9. Solar Costs for Energy • Determine the effective cost per energy unit when using solar • How? • We purchase solar energy in advance • We purchase it with “First Cost” and add a small O&M cost • Solar requires an initial investment but provides free energy over an extended period-determine the amount of energy produced and its value!

10. Solar System Value (\$/Energy Unit) • Solar Water heating • MMBtu per Year • Photovoltaic • kWh per year • Basis • Average climatic data • System parameters (energy ratings)

11. Solar Equipment Energy Ratings • Solar water heating • SRCC Rating of Solar Collectors • Based on climatic data for location & Collector performance • Photovoltaic • Manufacturers STC Rating • Based on Standard test conditions • 1,000W/m2 , 25°C Cell temperature • Must be adjusted for site parameters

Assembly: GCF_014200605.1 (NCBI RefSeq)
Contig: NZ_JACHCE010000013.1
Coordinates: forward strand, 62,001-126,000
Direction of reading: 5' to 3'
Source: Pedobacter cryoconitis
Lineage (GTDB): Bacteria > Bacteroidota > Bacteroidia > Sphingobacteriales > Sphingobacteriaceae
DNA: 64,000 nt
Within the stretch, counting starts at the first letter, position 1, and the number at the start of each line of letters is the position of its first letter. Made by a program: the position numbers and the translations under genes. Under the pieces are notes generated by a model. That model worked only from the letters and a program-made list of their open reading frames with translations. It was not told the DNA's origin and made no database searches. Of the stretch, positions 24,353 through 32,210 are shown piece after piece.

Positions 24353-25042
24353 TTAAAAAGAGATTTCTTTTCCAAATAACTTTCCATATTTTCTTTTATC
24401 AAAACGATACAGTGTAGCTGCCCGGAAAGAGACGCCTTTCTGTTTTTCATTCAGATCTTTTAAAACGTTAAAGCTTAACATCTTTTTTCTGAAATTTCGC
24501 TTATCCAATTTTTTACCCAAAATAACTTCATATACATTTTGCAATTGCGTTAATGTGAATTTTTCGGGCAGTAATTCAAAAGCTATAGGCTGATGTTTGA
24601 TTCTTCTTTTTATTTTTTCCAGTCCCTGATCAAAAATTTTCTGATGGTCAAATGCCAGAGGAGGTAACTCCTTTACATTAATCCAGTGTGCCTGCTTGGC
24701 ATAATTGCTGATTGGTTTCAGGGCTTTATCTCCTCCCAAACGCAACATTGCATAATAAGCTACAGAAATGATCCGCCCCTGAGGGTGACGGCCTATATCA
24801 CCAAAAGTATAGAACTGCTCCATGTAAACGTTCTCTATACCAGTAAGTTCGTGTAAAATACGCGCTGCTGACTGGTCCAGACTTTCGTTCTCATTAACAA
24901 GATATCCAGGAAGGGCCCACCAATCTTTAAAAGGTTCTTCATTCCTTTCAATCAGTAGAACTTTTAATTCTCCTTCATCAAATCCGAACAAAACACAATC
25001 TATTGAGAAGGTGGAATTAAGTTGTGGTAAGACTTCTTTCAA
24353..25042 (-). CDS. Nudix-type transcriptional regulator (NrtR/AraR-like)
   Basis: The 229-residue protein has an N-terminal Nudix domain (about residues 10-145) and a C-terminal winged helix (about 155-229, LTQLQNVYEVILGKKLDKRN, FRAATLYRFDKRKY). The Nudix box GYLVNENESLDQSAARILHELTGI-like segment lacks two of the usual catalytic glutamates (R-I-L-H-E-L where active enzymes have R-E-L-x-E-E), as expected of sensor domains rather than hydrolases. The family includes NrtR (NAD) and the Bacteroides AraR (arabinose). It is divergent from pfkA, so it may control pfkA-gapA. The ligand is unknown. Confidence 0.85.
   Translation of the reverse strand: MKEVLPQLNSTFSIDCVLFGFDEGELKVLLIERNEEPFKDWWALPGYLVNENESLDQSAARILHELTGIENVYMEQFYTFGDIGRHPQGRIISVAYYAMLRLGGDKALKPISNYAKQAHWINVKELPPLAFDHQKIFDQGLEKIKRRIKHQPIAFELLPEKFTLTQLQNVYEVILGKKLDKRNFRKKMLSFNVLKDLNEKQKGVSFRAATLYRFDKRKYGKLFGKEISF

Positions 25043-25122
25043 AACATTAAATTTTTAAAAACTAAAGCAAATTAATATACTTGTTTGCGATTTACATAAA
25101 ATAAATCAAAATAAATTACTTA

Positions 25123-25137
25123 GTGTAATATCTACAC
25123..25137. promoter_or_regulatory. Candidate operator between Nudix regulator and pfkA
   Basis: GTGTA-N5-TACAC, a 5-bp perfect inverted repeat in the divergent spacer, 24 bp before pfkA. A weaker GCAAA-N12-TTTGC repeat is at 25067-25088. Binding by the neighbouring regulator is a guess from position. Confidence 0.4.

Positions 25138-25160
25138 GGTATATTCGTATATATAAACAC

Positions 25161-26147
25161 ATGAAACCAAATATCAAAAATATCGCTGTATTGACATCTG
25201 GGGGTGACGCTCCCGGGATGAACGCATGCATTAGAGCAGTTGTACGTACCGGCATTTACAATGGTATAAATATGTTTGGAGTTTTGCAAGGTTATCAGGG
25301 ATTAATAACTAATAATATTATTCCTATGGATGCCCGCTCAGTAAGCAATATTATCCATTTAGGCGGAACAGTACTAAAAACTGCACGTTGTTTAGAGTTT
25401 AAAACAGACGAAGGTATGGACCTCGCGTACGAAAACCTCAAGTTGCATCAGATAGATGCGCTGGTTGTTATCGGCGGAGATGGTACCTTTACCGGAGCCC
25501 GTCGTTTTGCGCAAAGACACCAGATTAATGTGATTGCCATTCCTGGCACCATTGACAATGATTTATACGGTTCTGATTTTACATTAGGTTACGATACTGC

12. Solar System Comparative Value Determination • Total life cycle cost (\$) • Installed cost • O&M (1%/yr) • Energy Delivered (MMBTU – kWh) • Annual/monthly energy production • Life of system • Levelized cost \$/MMBtu or \$/kWh

13. System Sizing • Available Options for Solar Water Heating System Sizing – and Evaluation

14. Solar Water Heating • Rule of thumb • FSEC simplified sizing procedure • FSEC simplified residential solar hot water system calculator • F-Chart • RETScreen • TRNSYS

15. Rule of thumb • Residential homes • 20-gallons per day for first two people • Then 15-gallons for each additional person • Family of one or two = 50 gallon system • Family of four = 80 gallon system • Family of six or more = 120 gallon system • 1 to 2 gallons per square foot of collector • Typical residential systems are 80 or 120 gallon solar tanks with electric or gas back up.

16. Rule of thumb • 4 person family • 20 + 20 + 15 + 15 = 70 gallons • Thus use 80 gallon solar tank • 1 to 2 gallons per square foot of collector • Choose 2 gallons • 80 / 2 = 40ft2 • Thus use a 40 ft2 collector • 80 gallon solar tank with 40ft2 collector • Very rudimentary method – not much taken into consideration